Unfortunately, microtia isn’t only about the atypical size and shape of the earlobe. Parents and pediatricians are more concerned about the partial or full hearing loss children with microtia will experience. Emphasis must be made that hearing loss has adverse effects on speech and language development, as well as on personal interactions.
The good news is that there are more than a few surgical options for the treatment of microtia. You and your child’s pediatric surgeon will discuss the risks and rewards of these options. You have to remember, too, that surgery may not yet be an option for your child, such as when he’s too young for it.
Rib Cartilage Graft Surgery
This is possibly the most complicated surgical treatment for microtia since it involves several procedures over several months, sometimes up to a year. Due to the possible complications, it’s only recommended for older children, usually between 8 and 10 years old.
Basically, rib cartilage is harvested from the patient’s chest. It’s then used in creating the shape of the external ear before being implanted under the skin where the ear should have been present. But the process doesn’t stop there.
More skin grafts and surgeries may be performed in addition to the new cartilage. These surgeries are done to ensure better positioning of the external ear.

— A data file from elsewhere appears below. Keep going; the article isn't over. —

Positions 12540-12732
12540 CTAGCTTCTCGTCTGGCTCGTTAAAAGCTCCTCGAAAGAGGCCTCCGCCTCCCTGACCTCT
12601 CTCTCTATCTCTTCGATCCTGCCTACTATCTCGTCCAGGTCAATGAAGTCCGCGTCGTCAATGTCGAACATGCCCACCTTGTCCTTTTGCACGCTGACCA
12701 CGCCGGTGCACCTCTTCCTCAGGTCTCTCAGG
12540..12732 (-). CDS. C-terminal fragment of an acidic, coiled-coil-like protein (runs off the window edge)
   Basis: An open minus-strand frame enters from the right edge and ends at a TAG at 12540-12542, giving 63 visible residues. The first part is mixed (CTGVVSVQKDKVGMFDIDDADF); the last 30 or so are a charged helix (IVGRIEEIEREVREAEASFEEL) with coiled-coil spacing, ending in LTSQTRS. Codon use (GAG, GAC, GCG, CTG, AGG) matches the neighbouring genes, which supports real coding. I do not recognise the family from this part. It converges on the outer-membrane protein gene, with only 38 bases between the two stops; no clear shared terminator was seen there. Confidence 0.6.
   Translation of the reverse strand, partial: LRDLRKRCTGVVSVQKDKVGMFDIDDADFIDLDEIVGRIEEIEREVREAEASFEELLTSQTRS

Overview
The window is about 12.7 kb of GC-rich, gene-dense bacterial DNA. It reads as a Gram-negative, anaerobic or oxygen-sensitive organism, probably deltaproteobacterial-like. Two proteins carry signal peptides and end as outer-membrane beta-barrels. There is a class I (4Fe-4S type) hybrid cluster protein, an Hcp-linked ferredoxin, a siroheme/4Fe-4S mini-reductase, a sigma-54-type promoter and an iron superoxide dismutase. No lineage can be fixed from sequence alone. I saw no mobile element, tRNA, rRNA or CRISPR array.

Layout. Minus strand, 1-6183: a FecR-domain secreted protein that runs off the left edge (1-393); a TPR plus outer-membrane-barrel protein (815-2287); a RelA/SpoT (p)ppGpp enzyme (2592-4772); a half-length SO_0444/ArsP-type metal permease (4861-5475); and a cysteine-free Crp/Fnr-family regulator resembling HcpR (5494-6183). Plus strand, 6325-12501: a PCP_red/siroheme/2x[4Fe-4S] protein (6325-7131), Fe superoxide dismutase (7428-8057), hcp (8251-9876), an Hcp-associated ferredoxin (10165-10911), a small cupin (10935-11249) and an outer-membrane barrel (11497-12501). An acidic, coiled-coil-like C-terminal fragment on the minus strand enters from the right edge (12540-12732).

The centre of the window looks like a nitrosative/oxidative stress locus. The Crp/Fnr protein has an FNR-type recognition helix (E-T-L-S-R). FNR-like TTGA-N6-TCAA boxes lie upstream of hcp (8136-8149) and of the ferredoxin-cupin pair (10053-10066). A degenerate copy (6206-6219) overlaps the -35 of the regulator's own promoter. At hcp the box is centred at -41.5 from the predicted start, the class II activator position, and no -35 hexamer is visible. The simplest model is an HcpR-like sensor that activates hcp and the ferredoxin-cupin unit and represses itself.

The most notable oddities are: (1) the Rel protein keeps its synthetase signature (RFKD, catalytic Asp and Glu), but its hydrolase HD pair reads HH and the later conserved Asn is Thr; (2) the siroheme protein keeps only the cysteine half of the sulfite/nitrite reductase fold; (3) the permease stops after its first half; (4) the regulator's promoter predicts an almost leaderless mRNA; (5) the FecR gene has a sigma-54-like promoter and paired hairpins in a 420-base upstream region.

The pros of rib cartilage graft surgery is that rib cartilage from the patient is less likely to be rejected by his body and it’s a sturdier material. But there may be pain, discomfort and scarring in the grafting site.
Medpor Graft Surgery
The Medpor graft surgery involves lesser number of times under the knife and younger age of patients than rib cartilage graft surgery. Basically, a synthetic material is implanted into the external ear to mimic its form and function. It’s then covered by scalp tissue, a way of achieving a more natural appearance.
It’s usually completed in a single session so children are less traumatized by the procedure. In fact, children as young as 3 years old are suitable candidates.
The results are more consistent since the synthetic material can be manipulated than a rib graft. But there are also risks to the Medpor graft surgery including the higher risk of infection. Children are also more likely to lose the implant due to physical trauma or injury.
There’s also the matter of pediatric surgeons either not offering or performing Medford graft surgery because the length of time that the implant lasts isn’t established yet. But if your pediatric surgeon can perform it, you may want to consider it.
If these two surgical options aren’t viable or successful for any reason, you may want to consider ear prosthetics. These look natural and, in fact, can be made based on the size of the normal ear. These can also be attached through an implanted anchor system or worn with a skin-friendly adhesive.
If you would like to learn more about microtia and its surgical options for children, please consult HK ENT specialist.
HK ENT Specialist Ltd.
Hong Kong based ENT clinic centre
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